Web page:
Daniel A. Keim (Konstanz) is professor and head of the Information Visualization and Data Analysis Research Group in the Computer Science Department of the University of Konstanz, Germany. He has been actively involved in data analysis and information visualization research for more than 25 years and developed a number of novel visual analysis techniques for very large data sets. He has been program co-chair of the IEEE InfoVis and IEEE VAST as well as the ACM SIGKDD conference, and he is chair of the IEEE VAST steering committee. He has been coordinator of the German Science Foundation funded Strategic Research Initiative “Scalable Visual Analytics” and scientific coordinator of the European Commission funded Coordination Action “Visual Analytics – Mastering the Information Age (VisMaster)”. Dr. Keim got his Ph.D. and habilitation degrees in computer science from the University of Munich. Before joining the University of Konstanz, Dr. Keim was associate professor at the University of Halle, Germany and Senior Technology Consultant at AT&T Shannon Research Labs, NJ, USA.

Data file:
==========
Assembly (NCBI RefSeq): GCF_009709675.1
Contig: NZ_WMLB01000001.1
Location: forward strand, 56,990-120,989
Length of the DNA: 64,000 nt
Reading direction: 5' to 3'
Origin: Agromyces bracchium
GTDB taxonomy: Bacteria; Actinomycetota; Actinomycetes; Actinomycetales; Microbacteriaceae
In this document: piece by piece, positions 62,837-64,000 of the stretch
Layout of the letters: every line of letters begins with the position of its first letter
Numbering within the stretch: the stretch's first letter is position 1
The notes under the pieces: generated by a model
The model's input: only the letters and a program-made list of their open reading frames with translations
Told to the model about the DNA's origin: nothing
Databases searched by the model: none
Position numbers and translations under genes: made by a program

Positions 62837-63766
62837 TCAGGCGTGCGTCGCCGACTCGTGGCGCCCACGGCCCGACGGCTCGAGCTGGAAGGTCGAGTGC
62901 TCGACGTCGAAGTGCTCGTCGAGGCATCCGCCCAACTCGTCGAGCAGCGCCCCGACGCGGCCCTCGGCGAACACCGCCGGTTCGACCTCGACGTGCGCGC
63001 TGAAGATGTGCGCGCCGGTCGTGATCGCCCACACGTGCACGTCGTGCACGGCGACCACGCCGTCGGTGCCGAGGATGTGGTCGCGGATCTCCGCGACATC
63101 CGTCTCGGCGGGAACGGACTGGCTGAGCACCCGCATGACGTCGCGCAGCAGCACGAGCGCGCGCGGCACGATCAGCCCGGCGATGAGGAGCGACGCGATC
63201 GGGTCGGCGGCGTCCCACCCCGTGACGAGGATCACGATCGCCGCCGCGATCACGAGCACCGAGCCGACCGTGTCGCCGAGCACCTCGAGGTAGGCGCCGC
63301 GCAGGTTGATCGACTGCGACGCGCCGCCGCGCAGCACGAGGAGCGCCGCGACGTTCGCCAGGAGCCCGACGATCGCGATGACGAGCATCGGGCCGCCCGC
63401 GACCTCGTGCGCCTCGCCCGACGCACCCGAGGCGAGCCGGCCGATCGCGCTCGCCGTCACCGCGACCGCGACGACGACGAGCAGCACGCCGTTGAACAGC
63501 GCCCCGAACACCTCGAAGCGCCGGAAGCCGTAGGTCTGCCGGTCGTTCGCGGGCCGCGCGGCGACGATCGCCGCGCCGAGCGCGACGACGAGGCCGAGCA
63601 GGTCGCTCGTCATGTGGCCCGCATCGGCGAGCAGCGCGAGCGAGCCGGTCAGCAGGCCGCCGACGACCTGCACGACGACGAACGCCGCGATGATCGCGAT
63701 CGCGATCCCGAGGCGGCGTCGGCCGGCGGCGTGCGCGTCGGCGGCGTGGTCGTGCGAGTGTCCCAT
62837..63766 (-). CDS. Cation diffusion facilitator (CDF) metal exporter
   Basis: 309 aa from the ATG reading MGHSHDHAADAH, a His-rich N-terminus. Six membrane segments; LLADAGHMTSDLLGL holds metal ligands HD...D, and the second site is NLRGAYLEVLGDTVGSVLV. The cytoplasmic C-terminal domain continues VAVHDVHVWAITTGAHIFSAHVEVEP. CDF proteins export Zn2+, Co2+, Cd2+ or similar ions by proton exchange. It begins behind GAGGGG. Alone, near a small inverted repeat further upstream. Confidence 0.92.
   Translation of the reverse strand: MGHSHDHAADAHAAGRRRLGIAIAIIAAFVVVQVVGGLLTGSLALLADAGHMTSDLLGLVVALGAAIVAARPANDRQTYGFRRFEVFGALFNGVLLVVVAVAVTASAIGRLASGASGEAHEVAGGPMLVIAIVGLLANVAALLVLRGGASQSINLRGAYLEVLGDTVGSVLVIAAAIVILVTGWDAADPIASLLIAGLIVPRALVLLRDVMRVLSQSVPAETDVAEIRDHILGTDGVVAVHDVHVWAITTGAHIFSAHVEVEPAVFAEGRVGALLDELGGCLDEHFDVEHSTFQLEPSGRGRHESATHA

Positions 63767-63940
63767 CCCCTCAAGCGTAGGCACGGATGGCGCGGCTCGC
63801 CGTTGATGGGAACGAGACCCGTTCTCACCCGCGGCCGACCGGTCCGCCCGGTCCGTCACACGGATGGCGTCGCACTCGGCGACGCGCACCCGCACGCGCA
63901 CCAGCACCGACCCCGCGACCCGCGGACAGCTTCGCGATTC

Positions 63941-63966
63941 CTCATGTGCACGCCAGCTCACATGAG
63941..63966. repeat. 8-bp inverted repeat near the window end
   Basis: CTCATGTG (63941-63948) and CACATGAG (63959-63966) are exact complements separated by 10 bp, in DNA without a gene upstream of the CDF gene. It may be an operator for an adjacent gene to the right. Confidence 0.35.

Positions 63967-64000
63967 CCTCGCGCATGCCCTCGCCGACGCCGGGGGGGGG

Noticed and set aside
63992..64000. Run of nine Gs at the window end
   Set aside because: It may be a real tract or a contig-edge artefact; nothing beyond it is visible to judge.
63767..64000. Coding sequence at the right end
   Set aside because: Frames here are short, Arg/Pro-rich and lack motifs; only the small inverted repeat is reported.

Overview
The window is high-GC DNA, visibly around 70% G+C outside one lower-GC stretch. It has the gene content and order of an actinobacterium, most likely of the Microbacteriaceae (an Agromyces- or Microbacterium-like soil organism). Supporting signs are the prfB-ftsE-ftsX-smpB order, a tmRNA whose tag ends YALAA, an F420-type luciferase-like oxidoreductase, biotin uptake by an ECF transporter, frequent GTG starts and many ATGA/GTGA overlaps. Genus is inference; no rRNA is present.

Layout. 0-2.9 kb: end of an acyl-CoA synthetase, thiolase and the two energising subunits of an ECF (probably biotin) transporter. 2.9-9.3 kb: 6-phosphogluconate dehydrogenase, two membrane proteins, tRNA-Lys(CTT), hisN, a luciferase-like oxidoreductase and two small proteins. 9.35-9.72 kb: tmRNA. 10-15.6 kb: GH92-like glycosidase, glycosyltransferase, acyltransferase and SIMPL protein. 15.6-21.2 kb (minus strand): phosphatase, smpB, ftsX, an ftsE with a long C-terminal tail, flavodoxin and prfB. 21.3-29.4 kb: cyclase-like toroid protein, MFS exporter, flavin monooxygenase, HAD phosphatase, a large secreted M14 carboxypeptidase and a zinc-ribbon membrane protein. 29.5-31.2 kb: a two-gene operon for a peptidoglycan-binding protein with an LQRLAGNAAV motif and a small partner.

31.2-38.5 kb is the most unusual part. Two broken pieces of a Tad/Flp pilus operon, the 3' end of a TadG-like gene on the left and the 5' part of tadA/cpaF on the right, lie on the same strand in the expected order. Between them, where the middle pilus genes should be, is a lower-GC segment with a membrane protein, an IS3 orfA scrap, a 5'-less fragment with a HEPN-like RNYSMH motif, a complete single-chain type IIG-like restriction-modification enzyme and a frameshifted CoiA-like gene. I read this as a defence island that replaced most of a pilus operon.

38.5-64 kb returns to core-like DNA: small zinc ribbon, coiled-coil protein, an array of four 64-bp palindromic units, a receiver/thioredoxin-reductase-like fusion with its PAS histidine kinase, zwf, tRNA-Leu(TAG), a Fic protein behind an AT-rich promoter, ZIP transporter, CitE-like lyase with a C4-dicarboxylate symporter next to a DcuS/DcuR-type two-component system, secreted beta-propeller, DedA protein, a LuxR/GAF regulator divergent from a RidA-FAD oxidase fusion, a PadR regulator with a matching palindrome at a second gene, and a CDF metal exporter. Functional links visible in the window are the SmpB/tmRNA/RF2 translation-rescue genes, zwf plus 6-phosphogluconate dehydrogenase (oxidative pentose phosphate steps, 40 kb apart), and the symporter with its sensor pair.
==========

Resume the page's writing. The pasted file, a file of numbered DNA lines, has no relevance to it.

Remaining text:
Natasa Milic-Frayling (Nottingham) received her undergraduate degree in Applied Mathematics from University of Zagreb, Croatia and Doctorate in Applied Mathematics from Carnegie Mellon University, Pittsburgh. Prior to joining University of Nottingham in October 2015, Natasa worked as a Principal Researcher at Microsoft Research (MSR) in Cambridge, UK. During her tenure at Microsoft Research, starting in June 1998, she was setting directions for the Integrated Systems team and covered a range of research areas, from core IR topics, such as relevance feedback and systems evaluation, to robust reputation scoring in social media, design of peer-to-peer recommendation systems, and Personal Information Management support across multiple devices and platforms. Her research was published in +80 papers, presented at top tier conferences and produced +20 working prototypes, including contributions to NodeXL and Project Colletta that have been used by thousands of users. She has been granted 13 patents for technical innovation in her work.